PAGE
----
This Bold Tiny Home Blends The Best of Traditional and Contemporary Aesthetics
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This Bold Tiny Home Blends The Best of Traditional and Contemporary Aesthetics

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By Laura Mauk
The RACV tiny home showcases how to live efficiently, sustainably, and stylishly in just over 200 square feet.

When the Royal Automobile Club of Victoria, Australia, commissioned Maddison Architects to devise a home that facilitates compact and sustainable living for an exhibition, architects Peter Maddison and Jesse Newstadt responded with a design that’s vibrant, dynamic, and strikes the right balance between traditional and contemporary styling. "It’s a tiny home that acts as an education tool for visitors, showcasing sustainable building practices, materials, and technology within the fabric of a compact, transportable building," Newstadt says. 

The RACV tiny home is sided with charred shiplap and features a pitched roof and bright yellow hydraulic panels that fold up and out, providing wing walls, sun shades, and decking. 

Marked by sunshine-yellow hydraulic panels—crafted from fiberglass mesh grating—that fold open or closed in the way the panels of a cardboard box do, the 204-square-foot tiny home slides off a truck and can be situated on almost any lot in any landscape. "We used the gridded yellow panels to create sun shades, wing walls, and decking," Newstadt says. "They fold and hinge, adding a playful touch." 

The yellow fiberglass hydraulic panels add a colorful touch to decidedly minimalist interior color scheme.

The brightly colored, contemporary-style panels are an aesthetic counterpoint to the traditional pitched roof that the architects employed. "We sought to investigate the simple gable roof form as an iconic indicator of home," Newstadt says. 

 The architects sided the exterior walls of the house with finely spaced shiplap timber—Category 1 wood—with a charred finish by Eco Timber. "A seven-layer wall-and-roof system includes 'phase change,' satchels of coconut and soy bean oil, that produces a wall characteristic equal to a 100mm thick concrete slab," Newstadt explains.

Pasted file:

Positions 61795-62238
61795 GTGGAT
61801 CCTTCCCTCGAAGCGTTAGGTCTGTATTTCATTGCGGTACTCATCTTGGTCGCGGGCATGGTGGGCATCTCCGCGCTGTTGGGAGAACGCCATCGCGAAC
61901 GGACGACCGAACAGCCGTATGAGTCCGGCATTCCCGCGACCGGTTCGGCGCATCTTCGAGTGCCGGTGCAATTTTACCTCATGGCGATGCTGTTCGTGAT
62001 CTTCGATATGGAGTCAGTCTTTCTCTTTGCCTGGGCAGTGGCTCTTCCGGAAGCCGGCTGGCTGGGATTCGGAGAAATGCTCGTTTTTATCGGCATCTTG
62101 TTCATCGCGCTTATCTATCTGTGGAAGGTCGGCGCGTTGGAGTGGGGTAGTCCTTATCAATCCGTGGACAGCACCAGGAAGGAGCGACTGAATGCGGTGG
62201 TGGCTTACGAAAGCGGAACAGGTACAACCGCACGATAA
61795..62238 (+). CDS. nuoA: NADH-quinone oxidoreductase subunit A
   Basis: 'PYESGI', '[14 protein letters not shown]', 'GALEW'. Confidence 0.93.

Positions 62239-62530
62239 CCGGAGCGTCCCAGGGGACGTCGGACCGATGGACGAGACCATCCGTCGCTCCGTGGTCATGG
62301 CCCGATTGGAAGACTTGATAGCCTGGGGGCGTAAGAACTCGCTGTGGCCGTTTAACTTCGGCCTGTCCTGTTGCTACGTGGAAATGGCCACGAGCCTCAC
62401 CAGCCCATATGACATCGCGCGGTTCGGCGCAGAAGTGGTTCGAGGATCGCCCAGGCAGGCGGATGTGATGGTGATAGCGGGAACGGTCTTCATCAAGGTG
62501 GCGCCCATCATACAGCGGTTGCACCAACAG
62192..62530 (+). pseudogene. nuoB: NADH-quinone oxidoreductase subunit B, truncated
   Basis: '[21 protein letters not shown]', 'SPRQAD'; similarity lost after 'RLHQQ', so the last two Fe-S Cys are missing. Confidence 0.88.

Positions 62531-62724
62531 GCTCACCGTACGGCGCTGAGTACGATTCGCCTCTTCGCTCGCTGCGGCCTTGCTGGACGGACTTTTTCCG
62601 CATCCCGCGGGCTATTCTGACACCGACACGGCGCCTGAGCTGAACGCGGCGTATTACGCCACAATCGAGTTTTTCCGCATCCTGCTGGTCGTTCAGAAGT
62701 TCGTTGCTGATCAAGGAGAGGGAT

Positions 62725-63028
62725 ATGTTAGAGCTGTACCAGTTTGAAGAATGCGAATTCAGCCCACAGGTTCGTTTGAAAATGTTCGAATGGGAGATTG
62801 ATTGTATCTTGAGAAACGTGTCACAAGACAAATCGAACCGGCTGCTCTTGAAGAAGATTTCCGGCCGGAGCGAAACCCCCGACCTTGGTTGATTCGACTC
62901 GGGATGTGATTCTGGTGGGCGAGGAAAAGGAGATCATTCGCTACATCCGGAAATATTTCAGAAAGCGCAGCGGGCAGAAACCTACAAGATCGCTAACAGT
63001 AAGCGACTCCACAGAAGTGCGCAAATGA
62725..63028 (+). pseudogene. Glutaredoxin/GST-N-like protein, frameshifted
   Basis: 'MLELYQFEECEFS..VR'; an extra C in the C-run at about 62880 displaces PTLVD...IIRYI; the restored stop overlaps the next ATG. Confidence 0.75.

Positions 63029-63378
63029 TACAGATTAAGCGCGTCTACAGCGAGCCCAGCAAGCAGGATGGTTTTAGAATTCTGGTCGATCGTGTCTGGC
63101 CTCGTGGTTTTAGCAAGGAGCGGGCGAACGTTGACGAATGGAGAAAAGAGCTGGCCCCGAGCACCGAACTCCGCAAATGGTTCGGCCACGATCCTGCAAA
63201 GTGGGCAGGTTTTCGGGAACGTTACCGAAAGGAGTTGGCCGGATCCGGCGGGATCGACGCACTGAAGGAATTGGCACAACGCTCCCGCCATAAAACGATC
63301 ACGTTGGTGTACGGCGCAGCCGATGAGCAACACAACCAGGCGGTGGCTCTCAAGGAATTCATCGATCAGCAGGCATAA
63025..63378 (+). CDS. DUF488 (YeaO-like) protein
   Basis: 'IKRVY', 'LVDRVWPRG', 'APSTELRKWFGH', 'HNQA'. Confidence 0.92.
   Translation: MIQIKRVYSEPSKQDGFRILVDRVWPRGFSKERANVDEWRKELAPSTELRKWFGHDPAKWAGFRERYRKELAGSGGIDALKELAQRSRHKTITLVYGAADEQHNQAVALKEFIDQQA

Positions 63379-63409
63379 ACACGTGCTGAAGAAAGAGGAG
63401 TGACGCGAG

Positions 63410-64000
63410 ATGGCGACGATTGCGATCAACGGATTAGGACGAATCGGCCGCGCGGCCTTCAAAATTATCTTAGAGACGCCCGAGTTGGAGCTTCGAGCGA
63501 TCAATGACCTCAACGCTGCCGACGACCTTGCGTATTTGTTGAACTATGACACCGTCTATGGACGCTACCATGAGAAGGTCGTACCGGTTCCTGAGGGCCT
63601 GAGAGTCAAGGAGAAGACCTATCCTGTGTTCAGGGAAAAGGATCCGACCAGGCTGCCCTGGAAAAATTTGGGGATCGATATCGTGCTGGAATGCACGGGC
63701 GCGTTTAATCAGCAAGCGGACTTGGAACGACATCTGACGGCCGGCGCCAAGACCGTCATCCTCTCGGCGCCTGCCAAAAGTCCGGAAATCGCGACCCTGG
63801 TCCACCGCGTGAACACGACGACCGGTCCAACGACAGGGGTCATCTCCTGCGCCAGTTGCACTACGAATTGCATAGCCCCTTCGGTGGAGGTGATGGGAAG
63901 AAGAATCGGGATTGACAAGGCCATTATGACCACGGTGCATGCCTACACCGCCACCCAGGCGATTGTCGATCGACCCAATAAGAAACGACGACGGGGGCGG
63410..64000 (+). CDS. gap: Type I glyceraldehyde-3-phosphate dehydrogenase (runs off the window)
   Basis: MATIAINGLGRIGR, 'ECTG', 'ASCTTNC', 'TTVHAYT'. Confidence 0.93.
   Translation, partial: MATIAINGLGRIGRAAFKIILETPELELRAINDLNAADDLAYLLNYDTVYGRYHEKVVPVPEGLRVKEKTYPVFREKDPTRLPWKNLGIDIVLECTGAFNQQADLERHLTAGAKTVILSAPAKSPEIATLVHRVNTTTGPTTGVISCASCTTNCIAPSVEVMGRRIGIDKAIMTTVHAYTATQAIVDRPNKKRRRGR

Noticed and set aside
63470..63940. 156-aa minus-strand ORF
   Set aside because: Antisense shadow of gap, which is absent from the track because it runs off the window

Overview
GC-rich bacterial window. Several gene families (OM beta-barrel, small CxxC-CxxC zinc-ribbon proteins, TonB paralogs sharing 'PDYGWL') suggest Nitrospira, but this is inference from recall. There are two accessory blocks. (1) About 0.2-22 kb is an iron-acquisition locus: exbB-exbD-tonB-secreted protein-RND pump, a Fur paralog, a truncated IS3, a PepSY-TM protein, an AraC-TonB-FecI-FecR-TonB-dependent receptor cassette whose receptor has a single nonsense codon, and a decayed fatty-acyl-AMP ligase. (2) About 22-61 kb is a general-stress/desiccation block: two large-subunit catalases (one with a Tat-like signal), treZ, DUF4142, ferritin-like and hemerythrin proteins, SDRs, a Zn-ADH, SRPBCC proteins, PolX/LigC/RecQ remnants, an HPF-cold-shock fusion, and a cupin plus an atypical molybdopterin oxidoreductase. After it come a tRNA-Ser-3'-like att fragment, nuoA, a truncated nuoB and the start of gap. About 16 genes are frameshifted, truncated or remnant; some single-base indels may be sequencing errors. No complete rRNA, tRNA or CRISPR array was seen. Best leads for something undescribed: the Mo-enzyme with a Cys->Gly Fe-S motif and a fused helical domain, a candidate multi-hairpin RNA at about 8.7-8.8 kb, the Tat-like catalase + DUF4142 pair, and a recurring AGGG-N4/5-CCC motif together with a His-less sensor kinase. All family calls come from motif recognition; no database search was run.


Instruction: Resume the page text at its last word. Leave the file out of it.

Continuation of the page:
The yellow hydraulic panels lift to expose a sill filled with plantings. The colorful building material contrasts with the charred shiplap exterior siding and the traditional gable roof. 

The tailored design features crisp lines and little detailing. "To create a sleek appearance, all extraneous objects, such as gutters, solar panels and water tanks were tucked into or behind walls," Newstadt says.  

On the interior, Newstadt and Maddison clad the walls with radial sawn Vic hardwood and Readycork pre-finished cork flooring by Premium Floors Australia. The cushions for the built-in furniture are upholstered with Australian wool and felt selected by textile consultant Clare Kedler. 

Maddison and Newstadt outfitted the interior with pre-finished cork flooring by Readycork from Premium Floors Australia. Black-painted cabinetry and a built-in bench offset unfinished shiplap timber ceiling and walls.

The architects included a built-in bed and bench. The cargo net above the bed acts as a children's area.

"The home can operate totally off-grid or connect into services," Newstadt says. "A high level of connectivity has been embedded into the fabric of the building to allow for voice-activated Google Home to run automated systems that include Wifi, a security system, and a home entertainment system."

"While tiny in nature, the RACV home is packed full of big ideas for compact and sustainable living," architect Jesse Newstadt says.

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